The medical student course consists of six three-hour sessions focusing on a broad spectrum of core cultural competency topics (figure 1). Each session has a large-group didactic component incorporating a video or panel and uses small groups of ten students with a trained faculty facilitator for discussions. The curriculum continues into the second year, using a cross-cultural standardized patient exercise. Students receive a one-and-a-half hour core cultural competency session at the start of the third year, followed by a one-and-a-half hour clerkship specific session, which permit students to explore topics and issues that they may confront while completing a specific discipline (figure 2). Each session encourages safe interaction and involves discussions, self-reflective exercises, and/or role playing.

Figure 1. Cultural competency curriculum within the physician’s core course, UMDNJ–New Jersey Medical School
Issue Teaching Objective
Toward culturally sensitive health care Provides an overview of the importance of culturally sensitive health care on patient outcomes by defining and understanding culture, cultural competence, ethnicity, race, health disparities, and integrative and complementary medicine and their role in the doctor-patient relationship
Challenges to
cross-cultural communication
Identifies cultural differences affecting doctor-patient communication, offers solutions to bridging linguistic and cultural differences, and covers how to work with interpreters
Beliefs and culture: diverse approaches to health care Presents the impact of beliefs and culture on health-seeking behaviors
Integrating complementary and alternative medicine in health care Provides an understanding of the role of integrative and complementary medicine in patients’ healing traditions and systems
Health disparities and factors influencing health Provides an overview of disparities in health care and the impact of stereotyping, racism, and bias; includes examples of health disparities in our local community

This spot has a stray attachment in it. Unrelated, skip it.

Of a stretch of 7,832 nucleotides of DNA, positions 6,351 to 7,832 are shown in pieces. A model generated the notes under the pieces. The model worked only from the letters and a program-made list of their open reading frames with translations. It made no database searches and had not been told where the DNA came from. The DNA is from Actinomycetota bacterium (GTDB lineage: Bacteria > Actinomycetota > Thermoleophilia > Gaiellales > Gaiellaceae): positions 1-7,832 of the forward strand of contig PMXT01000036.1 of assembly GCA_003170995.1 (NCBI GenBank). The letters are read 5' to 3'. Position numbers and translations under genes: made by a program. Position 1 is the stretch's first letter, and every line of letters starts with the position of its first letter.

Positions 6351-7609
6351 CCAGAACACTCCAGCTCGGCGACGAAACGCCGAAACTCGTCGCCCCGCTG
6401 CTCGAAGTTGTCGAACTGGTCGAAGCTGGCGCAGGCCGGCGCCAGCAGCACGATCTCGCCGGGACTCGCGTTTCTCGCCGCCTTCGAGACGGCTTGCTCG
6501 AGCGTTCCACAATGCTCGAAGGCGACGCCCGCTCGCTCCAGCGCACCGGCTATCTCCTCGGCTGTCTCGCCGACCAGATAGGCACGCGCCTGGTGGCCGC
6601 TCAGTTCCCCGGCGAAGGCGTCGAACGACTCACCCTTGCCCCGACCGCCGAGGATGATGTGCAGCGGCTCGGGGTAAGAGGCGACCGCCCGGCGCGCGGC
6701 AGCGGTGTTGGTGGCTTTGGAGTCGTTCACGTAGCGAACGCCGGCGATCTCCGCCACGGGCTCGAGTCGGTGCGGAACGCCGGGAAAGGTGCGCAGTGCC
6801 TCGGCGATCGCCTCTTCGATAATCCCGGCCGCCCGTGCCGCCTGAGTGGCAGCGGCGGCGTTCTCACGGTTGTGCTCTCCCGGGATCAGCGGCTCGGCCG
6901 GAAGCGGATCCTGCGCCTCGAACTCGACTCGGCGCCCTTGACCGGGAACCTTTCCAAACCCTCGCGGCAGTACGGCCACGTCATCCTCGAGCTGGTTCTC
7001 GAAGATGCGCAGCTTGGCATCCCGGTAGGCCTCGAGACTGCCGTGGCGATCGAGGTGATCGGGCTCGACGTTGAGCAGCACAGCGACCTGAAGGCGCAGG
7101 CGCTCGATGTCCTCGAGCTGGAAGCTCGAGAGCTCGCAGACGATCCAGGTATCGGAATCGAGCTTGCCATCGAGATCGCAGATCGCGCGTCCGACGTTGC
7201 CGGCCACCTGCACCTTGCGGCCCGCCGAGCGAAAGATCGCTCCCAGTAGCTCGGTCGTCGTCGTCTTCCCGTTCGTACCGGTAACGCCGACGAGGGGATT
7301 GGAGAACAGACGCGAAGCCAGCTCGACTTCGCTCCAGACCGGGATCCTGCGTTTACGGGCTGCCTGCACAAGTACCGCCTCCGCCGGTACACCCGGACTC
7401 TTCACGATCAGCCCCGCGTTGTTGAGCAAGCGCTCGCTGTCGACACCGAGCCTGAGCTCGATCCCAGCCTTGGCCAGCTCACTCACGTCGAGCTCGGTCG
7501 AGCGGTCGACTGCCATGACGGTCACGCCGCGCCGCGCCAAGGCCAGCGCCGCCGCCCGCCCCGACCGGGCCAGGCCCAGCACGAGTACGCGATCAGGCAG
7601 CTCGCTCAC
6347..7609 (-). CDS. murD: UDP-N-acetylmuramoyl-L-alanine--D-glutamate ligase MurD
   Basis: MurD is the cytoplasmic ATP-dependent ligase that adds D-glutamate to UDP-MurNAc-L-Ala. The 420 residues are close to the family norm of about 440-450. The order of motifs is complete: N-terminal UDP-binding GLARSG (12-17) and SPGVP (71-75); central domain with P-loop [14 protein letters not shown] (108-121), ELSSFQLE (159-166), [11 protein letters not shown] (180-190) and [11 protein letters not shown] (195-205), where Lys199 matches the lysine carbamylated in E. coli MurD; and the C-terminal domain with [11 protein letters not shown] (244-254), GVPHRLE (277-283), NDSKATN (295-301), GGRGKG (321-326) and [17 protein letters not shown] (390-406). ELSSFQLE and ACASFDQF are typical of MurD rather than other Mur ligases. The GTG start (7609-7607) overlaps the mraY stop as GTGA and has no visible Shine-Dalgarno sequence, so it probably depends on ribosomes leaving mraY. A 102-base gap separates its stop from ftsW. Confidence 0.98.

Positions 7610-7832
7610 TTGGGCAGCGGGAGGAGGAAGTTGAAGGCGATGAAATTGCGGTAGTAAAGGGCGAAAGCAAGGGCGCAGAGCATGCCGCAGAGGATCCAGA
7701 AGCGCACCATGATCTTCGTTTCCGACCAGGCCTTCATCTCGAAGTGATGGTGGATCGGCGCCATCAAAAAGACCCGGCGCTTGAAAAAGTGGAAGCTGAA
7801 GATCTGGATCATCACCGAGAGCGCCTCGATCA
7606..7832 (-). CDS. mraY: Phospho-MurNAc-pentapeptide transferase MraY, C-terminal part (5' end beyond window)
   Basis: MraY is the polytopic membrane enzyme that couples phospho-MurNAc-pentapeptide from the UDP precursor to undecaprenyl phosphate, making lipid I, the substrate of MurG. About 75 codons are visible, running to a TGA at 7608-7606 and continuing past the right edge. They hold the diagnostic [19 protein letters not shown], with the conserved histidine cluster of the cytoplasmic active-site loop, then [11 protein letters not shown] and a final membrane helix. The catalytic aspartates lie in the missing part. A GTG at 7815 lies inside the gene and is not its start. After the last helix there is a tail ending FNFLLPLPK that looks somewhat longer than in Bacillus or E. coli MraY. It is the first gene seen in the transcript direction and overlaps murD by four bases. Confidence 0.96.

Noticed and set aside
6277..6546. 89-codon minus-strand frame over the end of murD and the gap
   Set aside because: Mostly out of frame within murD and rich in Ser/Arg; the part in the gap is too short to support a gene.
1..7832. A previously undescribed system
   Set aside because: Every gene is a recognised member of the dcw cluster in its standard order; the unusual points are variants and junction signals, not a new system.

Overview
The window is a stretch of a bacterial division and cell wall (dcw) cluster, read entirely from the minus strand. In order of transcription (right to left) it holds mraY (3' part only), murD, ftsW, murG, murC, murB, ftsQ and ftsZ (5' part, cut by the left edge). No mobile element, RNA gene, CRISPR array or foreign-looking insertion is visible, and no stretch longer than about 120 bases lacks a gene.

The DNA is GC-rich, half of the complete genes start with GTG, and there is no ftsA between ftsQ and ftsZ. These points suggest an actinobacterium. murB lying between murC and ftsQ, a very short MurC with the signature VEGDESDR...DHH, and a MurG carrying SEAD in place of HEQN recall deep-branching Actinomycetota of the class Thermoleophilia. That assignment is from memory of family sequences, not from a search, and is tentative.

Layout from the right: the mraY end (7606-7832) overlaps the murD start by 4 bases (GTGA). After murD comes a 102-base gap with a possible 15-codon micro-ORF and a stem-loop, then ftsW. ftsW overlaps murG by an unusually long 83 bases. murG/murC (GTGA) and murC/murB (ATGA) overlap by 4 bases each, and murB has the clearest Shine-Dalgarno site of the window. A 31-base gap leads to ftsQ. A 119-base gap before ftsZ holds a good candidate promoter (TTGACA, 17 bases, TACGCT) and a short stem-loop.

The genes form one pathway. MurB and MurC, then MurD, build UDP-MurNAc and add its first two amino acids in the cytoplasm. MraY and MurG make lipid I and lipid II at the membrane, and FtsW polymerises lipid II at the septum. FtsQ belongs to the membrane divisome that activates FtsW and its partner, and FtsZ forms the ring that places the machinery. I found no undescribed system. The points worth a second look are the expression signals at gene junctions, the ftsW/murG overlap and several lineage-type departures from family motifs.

Vulnerable populations Provides an understanding of the experience that people who are considered vulnerable or disenfranchised have with the medical community

 

Figure 2. Third-year clerkship-specific cultural competency sessions, UMDNJ–New Jersey Medical School
Clerkship Topics
General Learning
Objectives
Family Medicine • Eliciting patients’ perspectives on chronic disease
• Social stressors and support networks
• Cultural competency as a window into non-adherence
• Complementary/alternative therapies
• Understand that patients and health-care professionals often have different perspectives, values, and beliefs about health and illness that can lead to conflict, further complicated by language barriers
• Become familiar with issues and challenges important in caring for patients of different cultural backgrounds
• Think about each patient as an individual, rather than using stereotypes about groups
• Understand how discrimination and mistrust affect a patient’s interaction with physicians and the health-care system
• Refine communication and negotiation skills through ongoing instruction
OB/GYN • Lesbian health issues
• Female circumcision
• Acculturation on health beliefs
Pediatrics • Negotiating the unique triadic pediatric doctor-patient relationship in a diverse population
• The impact of family health beliefs on children’s health
Psychiatry • Five components of cultural formulation
• Cultural explanations of the individual’s illness and help-seeking experience
• Cultural aspects related to psychosocial environment and functioning
• Cultural elements of the relationship between the individual and the clinician
• Cultural assessment for diagnosis, treatment, and care
Surgery • Family decision making and withholding of information
• Language barriers and communications
• Acculturation on family dynamics/beliefs
Medicine • A focus on religious beliefs, spirituality, and negotiation

 

Evaluating the effectiveness of cultural competency training is the focus of ongoing research. What is the impact on patients? How are faculty and students that receive this training better prepared to take care of our diverse populations? Are we actually decreasing health disparities with cultural competency education?

All of these important questions remain to be answered over the next few years. In the meantime, our goal is to develop strategies through cultural competency education that build trust and promote social justice in alignment with quality health-care services.

Additional information about cultural competency and health disparities can be found at the UMDNJ Center for Cultural Competency Web site, www.umdnj.edu/culturalcompetency.

Acknowledgments

The authors would like to acknowledge the contributions of Dominga Padilla, MD, and Dawne Mouzon, MPH.

Reference

Betancourt J., A. Green, and E. Carrillo. 2002. Cultural competence in health care: Emerging frameworks and practical approaches. The Commonwealth Fund. www.cmwf.org/usr_doc/ betancourt_culturalcompetence_576.pdf. Accessed September 26, 2005.